● CAPTIVE WILD WOMAN. Universal, 1943. Acquanetta, John Carradine, Evelyn Ankers, Milburn Stone, Lloyd Corrigan. Director: Edward Dmytryk.

● JUNGLE WOMAN. Universal, 1944. Acquanetta, Evelyn Ankers, J. Carrol Naish, Samuel S. Hinds, Lois Collier, Milburn Stone, Douglass Dumbrille. Director: Reginald Le Borg.

● JUNGLE CAPTIVE. Universal, 1945. Otto Kruger, Vicky Lane, Amelita Ward, Phil Brown, Jerome Cowan, Rondo Hatton. Story & screenplay: Dwight V. Babcock. Director: Harold Young.

   Among movie studios, Universal is fondly remembered for classic horror films like Frankenstein, Dracula, The Wolfman and the sequels they spawned, but the studio put out a good number of lesser efforts, and even a few second-string series, haunted by bush-league monsters who somehow never hit the big time.


   One recalls (not fondly) the Spider Woman and the Creeper, both spawned by the superior Sherlock Holmes series, and both duller than dishwater. But perhaps the most persistent of the minor monsters was Paula the Ape Woman.

   Captive Wild Woman (1943) initiated the series and it opens with a credit thanking Clyde Beatty for his “inimitable talent and contribution to this film.” Said contribution consists of stock footage from an old circus serial, and why they refer to Beatty as “inimitable” I don’t know, because Milburn Stone imits him all through the movie, as a lion tamer whose every foray into the cage becomes a long-shot of the back of Beatty in the earlier film.

   In defense of Milburn Stone, who became a respected character actor on Gunsmoke, I have to say that he puts in a very convincing performance when called on to play Beatty’s back, and it’s only when he goes through the tame leading-man motions that interest flags.


   Unfortunately, there’s rather much of this, as the plot of Captive Wild Woman meanders its way from a circus milieu to the den of a mad scientist (John Carradine) experimenting on the sister (Martha Vickers) of leading lady Evelyn Ankers, who put up with quite a lot of that in those days.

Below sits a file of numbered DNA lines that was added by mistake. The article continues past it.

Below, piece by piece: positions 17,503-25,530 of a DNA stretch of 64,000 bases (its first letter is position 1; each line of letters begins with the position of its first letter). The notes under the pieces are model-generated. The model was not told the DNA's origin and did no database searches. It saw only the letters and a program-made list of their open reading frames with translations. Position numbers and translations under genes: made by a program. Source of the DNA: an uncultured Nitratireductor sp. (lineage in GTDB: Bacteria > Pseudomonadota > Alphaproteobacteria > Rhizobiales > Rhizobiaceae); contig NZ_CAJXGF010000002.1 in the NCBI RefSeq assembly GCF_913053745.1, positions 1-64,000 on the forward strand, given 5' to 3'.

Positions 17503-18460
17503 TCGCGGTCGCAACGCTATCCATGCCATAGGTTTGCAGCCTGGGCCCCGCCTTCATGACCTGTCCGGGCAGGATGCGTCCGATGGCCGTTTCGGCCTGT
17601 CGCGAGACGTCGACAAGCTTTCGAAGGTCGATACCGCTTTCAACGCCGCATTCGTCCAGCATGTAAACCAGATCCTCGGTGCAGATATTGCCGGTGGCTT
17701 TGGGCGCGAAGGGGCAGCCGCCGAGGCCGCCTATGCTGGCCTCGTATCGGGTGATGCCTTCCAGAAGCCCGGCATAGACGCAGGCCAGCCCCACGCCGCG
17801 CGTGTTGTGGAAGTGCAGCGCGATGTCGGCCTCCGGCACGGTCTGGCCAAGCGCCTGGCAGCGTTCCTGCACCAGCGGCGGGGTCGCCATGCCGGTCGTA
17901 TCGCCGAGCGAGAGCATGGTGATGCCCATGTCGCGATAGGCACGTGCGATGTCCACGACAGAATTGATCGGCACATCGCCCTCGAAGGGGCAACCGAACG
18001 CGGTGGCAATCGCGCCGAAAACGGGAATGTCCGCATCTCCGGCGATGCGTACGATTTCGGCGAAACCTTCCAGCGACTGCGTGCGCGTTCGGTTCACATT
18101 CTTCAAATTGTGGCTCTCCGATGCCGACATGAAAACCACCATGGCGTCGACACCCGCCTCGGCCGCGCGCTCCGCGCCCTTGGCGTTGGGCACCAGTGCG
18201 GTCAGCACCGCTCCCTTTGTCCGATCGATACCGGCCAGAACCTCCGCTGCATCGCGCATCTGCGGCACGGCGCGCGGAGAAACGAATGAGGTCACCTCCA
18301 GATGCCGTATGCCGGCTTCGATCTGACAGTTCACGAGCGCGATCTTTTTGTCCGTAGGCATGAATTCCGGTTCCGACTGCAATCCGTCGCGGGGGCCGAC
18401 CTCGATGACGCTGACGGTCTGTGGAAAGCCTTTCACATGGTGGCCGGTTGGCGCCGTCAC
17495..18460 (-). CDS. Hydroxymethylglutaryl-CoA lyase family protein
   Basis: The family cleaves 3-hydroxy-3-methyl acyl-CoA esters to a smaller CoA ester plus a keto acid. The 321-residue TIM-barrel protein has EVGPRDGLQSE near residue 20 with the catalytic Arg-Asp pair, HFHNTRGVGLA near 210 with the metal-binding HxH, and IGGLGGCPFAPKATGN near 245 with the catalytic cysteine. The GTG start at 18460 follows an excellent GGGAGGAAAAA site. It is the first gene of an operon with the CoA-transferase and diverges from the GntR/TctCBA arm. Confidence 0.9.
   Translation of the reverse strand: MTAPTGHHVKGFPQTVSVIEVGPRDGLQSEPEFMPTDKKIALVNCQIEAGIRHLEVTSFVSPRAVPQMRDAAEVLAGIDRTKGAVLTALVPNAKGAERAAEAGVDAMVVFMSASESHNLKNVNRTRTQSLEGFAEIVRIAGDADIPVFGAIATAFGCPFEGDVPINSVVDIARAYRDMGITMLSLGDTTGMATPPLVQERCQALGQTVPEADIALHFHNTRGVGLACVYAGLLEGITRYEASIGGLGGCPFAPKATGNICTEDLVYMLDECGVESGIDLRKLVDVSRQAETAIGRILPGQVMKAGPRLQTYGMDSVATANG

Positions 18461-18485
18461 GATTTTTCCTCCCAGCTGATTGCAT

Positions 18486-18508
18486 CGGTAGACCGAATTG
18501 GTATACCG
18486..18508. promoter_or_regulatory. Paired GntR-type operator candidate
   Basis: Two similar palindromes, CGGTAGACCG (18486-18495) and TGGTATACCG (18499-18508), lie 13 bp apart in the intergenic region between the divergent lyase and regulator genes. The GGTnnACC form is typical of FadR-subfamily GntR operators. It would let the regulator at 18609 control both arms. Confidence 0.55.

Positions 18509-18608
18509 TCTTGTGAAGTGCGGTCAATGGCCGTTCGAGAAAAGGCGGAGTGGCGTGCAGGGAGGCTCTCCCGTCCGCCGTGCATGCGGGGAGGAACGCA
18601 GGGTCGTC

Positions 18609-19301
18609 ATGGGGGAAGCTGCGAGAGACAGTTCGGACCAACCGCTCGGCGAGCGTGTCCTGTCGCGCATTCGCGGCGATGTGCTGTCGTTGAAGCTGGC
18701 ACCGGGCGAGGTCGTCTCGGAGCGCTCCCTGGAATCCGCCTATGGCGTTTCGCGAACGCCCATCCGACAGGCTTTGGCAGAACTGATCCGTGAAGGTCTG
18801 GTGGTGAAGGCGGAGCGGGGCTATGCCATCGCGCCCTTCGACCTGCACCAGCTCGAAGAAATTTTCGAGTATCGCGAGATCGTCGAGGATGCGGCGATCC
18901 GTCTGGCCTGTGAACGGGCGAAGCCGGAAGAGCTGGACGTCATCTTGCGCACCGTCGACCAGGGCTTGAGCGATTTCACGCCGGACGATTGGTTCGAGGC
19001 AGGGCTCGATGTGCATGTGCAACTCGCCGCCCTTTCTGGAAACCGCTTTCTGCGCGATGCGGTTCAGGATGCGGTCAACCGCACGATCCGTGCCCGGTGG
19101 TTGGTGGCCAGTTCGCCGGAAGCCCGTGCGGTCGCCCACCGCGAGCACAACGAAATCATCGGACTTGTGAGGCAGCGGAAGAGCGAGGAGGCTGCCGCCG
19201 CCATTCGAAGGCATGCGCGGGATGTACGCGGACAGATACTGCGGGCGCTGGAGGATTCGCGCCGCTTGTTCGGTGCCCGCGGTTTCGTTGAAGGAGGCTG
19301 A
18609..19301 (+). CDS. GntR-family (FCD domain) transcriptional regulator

Carradine extends his research so far as to steal a gorilla from the circus and turn it into a near-human woman (Acquanetta, “the Venezuelan Volcano”) using glandular injections from Vickers, whereupon the writers decide to get silly and have Carradine take Paula the Ape Woman back to the circus, where she promptly falls in love with Stone and becomes part of his act.

   But Stone is already engaged to Ankers, and when Paula gets jealous she morphs into a half-ape and must return to Carradine who is eager to extend his research even further, resulting in a four-sided triangle reminiscent of the lovers in Midsummer’s Night Dream, but without the class.

   All this is handled with some amount of style by Edward Dmytryk, a director going places (like Murder, My Sweet and The Caine Mutiny) who throws in the occasional camera angle or bit of moody lighting, but to little effect; Captive struts and frets its brief 60 minutes on the screen, signifying very little indeed.


   But any movie with a title like that was bound to draw customers, and returns on Captive were strong enough for Universal execs to order a sequel. Thus Jungle Woman appeared the next year.